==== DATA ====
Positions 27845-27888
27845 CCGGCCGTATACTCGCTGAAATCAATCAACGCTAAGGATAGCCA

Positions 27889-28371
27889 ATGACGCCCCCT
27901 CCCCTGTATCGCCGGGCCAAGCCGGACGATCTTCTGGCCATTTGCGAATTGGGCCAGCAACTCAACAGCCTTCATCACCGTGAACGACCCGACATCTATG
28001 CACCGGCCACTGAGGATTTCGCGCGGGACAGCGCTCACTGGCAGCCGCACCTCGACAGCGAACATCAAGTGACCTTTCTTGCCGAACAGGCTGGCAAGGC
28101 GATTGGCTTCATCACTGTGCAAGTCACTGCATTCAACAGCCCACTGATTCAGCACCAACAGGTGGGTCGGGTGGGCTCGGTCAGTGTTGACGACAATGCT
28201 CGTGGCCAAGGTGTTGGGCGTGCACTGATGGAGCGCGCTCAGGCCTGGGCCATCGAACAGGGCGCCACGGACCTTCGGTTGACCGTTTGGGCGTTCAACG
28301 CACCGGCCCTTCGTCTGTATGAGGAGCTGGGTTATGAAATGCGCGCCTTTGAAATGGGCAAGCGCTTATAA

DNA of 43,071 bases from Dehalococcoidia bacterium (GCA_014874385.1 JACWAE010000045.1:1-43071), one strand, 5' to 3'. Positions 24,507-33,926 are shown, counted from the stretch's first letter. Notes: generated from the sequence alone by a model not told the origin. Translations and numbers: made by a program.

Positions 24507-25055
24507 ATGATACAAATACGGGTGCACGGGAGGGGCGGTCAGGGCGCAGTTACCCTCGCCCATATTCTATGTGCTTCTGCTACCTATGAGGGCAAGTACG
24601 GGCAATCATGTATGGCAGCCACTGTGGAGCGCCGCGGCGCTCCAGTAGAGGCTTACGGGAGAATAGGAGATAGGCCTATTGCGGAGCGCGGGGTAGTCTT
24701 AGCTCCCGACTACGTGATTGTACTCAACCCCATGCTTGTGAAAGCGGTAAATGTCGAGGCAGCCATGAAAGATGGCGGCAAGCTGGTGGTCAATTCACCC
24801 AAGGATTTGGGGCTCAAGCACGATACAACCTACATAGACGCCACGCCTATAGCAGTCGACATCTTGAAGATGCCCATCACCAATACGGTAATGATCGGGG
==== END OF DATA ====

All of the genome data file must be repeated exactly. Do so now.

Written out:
Positions 27845-27888
27845 CCGGCCGTATACTCGCTGAAATCAATCAACGCTAAGGATAGCCA

Positions 27889-28371
27889 ATGACGCCCCCT
27901 CCCCTGTATCGCCGGGCCAAGCCGGACGATCTTCTGGCCATTTGCGAATTGGGCCAGCAACTCAACAGCCTTCATCACCGTGAACGACCCGACATCTATG
28001 CACCGGCCACTGAGGATTTCGCGCGGGACAGCGCTCACTGGCAGCCGCACCTCGACAGCGAACATCAAGTGACCTTTCTTGCCGAACAGGCTGGCAAGGC
28101 GATTGGCTTCATCACTGTGCAAGTCACTGCATTCAACAGCCCACTGATTCAGCACCAACAGGTGGGTCGGGTGGGCTCGGTCAGTGTTGACGACAATGCT
28201 CGTGGCCAAGGTGTTGGGCGTGCACTGATGGAGCGCGCTCAGGCCTGGGCCATCGAACAGGGCGCCACGGACCTTCGGTTGACCGTTTGGGCGTTCAACG
28301 CACCGGCCCTTCGTCTGTATGAGGAGCTGGGTTATGAAATGCGCGCCTTTGAAATGGGCAAGCGCTTATAA

DNA of 43,071 bases from Dehalococcoidia bacterium (GCA_014874385.1 JACWAE010000045.1:1-43071), one strand, 5' to 3'. Positions 24,507-33,926 are shown, counted from the stretch's first letter. Notes: generated from the sequence alone by a model not told the origin. Translations and numbers: made by a program.

Positions 24507-25055
24507 ATGATACAAATACGGGTGCACGGGAGGGGCGGTCAGGGCGCAGTTACCCTCGCCCATATTCTATGTGCTTCTGCTACCTATGAGGGCAAGTACG
24601 GGCAATCATGTATGGCAGCCACTGTGGAGCGCCGCGGCGCTCCAGTAGAGGCTTACGGGAGAATAGGAGATAGGCCTATTGCGGAGCGCGGGGTAGTCTT
24701 AGCTCCCGACTACGTGATTGTACTCAACCCCATGCTTGTGAAAGCGGTAAATGTCGAGGCAGCCATGAAAGATGGCGGCAAGCTGGTGGTCAATTCACCC
24801 AAGGATTTGGGGCTCAAGCACGATACAACCTACATAGACGCCACGCCTATAGCAGTCGACATCTTGAAGATGCCCATCACCAATACGGTAATGATCGGGG